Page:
Melissa Otis’ new book Rural Indigenousness, A History of Iroquoian and Algonquian Peoples of the Adirondacks (Syracuse University Press, 2019) takes a fresh look at the rich history of Algonquian and Iroquoian people, offering a study of the relationship between Native Americans and the Adirondacks.
The Adirondacks have been an Indigenous homeland for millennia, and the presence of Native people in the region was obvious but not well documented by Europeans, who did not venture into the interior between the seventeenth and early nineteenth centuries. Yet, by the late nineteenth century, historians had scarcely any record of their long-lasting and vibrant existence in the area.
While Otis focuses on the nineteenth century, she extends her analysis to periods before and after this era, revealing both continuity and change.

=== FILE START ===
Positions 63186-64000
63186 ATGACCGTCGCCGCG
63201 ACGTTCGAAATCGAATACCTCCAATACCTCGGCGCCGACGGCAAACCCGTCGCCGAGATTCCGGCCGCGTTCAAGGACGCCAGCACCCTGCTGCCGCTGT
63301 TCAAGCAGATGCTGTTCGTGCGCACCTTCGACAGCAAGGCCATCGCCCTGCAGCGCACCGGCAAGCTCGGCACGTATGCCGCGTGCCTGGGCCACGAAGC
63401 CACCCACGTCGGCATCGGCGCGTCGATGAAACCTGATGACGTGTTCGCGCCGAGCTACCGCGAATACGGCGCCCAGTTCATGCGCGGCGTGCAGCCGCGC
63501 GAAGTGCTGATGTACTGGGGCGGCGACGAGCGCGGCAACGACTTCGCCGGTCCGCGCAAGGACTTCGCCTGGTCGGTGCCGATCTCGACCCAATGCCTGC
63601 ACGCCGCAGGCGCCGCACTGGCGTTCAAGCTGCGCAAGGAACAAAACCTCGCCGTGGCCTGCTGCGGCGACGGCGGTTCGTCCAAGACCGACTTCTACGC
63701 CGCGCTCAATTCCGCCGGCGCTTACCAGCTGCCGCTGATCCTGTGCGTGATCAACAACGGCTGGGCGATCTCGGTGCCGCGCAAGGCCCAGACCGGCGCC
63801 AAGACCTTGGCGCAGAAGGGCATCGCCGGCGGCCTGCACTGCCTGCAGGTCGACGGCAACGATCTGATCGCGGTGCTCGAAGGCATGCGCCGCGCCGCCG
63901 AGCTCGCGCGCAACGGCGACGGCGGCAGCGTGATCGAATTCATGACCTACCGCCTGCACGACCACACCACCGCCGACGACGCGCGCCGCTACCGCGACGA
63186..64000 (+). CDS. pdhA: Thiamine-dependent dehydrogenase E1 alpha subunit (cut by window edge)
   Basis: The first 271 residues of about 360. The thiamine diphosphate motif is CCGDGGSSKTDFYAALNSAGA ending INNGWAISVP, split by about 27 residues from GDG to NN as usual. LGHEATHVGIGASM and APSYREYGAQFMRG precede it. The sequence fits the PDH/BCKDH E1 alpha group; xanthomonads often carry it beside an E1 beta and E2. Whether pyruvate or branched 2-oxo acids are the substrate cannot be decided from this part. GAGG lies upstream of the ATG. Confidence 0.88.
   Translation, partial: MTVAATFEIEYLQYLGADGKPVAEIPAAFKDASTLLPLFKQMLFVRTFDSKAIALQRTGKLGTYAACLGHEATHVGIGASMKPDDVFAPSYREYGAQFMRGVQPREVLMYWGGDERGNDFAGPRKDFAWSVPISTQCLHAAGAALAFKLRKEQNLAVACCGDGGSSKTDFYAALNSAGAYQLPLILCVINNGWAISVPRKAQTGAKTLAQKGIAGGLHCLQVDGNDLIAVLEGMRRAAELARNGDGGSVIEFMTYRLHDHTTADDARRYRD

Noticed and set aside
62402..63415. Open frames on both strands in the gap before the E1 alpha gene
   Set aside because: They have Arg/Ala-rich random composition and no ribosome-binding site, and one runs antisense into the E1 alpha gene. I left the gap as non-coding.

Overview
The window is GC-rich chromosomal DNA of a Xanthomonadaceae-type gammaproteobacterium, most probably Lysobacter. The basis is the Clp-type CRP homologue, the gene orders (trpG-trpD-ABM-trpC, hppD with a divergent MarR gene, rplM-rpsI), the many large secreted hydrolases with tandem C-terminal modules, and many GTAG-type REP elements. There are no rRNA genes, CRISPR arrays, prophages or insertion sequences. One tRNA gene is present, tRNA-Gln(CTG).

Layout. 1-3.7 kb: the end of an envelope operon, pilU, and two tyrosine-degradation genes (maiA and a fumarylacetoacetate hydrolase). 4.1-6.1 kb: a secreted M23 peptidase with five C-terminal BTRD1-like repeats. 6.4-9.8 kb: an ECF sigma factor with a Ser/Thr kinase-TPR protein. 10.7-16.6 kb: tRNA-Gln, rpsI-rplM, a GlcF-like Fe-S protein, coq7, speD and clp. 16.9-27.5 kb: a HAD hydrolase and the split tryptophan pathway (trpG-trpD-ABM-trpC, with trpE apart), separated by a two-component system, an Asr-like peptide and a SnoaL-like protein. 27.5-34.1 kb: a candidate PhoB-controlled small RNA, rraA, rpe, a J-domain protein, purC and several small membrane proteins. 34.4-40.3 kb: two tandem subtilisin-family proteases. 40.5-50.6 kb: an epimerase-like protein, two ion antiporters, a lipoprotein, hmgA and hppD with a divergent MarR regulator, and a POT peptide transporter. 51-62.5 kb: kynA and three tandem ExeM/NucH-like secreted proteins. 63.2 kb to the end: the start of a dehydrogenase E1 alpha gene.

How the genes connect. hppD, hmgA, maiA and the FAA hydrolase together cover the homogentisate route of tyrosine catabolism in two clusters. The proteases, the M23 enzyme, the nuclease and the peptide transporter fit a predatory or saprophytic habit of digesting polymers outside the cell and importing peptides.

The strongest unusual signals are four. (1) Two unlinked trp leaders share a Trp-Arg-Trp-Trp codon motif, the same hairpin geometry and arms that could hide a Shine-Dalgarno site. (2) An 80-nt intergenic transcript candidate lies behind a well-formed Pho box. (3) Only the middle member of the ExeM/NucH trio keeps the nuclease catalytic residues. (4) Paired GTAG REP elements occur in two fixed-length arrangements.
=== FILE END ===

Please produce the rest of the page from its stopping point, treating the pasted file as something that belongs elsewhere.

Otis argues that the landscape was much more than a mere hunting ground for Native residents; rather, it a “location of exchange,” a space of interaction where the land was woven into the fabric of their lives as an essential source of refuge and survival.
Drawing on archival research, material culture, and oral histories, Otis examines the nature of Indigenous populations living in predominantly Euroamerican communities to identify the ways in which some maintained their distinct identity while also making selective adaptations exemplifying the concept of “survivance.”
Melissa Otis holds a PhD in history of education from the University of Toronto.
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